General American, which may be abbreviated, as in AWE, GA, or GenAm, is a term that has been disputed by many linguists in the USA from its first proposal in 1924 (in The English Language in America, by George P. Krapp). Many writers on the English language in Britain, however, find it a useful generalization - if, like most generalizations, not wholly accurate. AWE follows J. C. Wells in the LPD in using it as a convenient shorthand to label those differences in the pronunciation of our language on the two sides of the Atlantic Ocean.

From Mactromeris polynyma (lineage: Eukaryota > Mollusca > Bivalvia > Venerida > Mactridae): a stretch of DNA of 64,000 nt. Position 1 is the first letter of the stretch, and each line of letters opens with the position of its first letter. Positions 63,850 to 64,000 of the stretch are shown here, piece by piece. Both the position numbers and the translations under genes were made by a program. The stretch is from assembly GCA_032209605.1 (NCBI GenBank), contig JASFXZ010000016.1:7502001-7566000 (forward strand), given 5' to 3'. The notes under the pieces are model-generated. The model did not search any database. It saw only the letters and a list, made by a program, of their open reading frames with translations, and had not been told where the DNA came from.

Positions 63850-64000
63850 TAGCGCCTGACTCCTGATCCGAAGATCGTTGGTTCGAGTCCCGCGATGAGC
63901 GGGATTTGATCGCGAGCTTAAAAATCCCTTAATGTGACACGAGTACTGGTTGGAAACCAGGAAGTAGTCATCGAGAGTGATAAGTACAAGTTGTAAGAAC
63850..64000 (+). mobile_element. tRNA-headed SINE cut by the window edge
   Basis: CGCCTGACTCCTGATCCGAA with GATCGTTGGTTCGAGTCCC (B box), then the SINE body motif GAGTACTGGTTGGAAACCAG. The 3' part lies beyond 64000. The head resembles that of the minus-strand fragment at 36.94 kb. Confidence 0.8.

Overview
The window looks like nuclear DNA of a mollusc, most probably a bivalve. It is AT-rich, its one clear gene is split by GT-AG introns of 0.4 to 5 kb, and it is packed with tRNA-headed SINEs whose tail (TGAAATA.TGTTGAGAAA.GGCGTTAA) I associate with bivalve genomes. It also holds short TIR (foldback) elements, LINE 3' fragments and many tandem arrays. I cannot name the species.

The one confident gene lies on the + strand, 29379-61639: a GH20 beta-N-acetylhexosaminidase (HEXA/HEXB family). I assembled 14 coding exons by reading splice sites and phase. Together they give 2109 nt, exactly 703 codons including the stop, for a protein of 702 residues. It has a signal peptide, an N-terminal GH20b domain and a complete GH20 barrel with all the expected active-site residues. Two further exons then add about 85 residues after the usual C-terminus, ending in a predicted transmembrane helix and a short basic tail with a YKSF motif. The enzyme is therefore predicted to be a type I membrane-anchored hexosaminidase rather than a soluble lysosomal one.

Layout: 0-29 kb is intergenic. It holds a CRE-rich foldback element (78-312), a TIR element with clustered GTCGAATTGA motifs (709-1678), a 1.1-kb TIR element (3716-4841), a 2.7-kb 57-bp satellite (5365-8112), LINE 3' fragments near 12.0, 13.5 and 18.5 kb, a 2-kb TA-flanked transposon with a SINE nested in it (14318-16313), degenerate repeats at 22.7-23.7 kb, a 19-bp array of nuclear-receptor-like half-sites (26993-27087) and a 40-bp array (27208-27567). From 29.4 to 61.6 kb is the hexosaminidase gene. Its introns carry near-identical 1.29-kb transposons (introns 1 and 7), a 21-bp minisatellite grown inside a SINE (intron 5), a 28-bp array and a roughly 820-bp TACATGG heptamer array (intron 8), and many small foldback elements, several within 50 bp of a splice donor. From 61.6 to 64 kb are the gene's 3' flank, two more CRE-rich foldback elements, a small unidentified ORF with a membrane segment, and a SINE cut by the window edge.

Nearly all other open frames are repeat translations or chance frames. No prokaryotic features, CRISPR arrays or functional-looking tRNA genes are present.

General American, an adjectival or nominal usage, means "of, relating to, or designating a form of U.S. speech without marked dialectal or regional characteristics" (OED). It is sometimes identified by what it is not: it is not the accent of the North-Eastern United States ('New England') nor the (various) 'drawls' of the southern states. Sometimes it is claimed to be the accent of the Midwestern, or western, states. It appears to be the accent on which broadcasters converge as the 'most acceptable' to the greatest part of their audience, and in this way, as well as its use among educators, may be said to be equivalent to the British 'Received Pronunciation' accent. It appears, however, to have escaped much of the snobbish associations of that form of speech.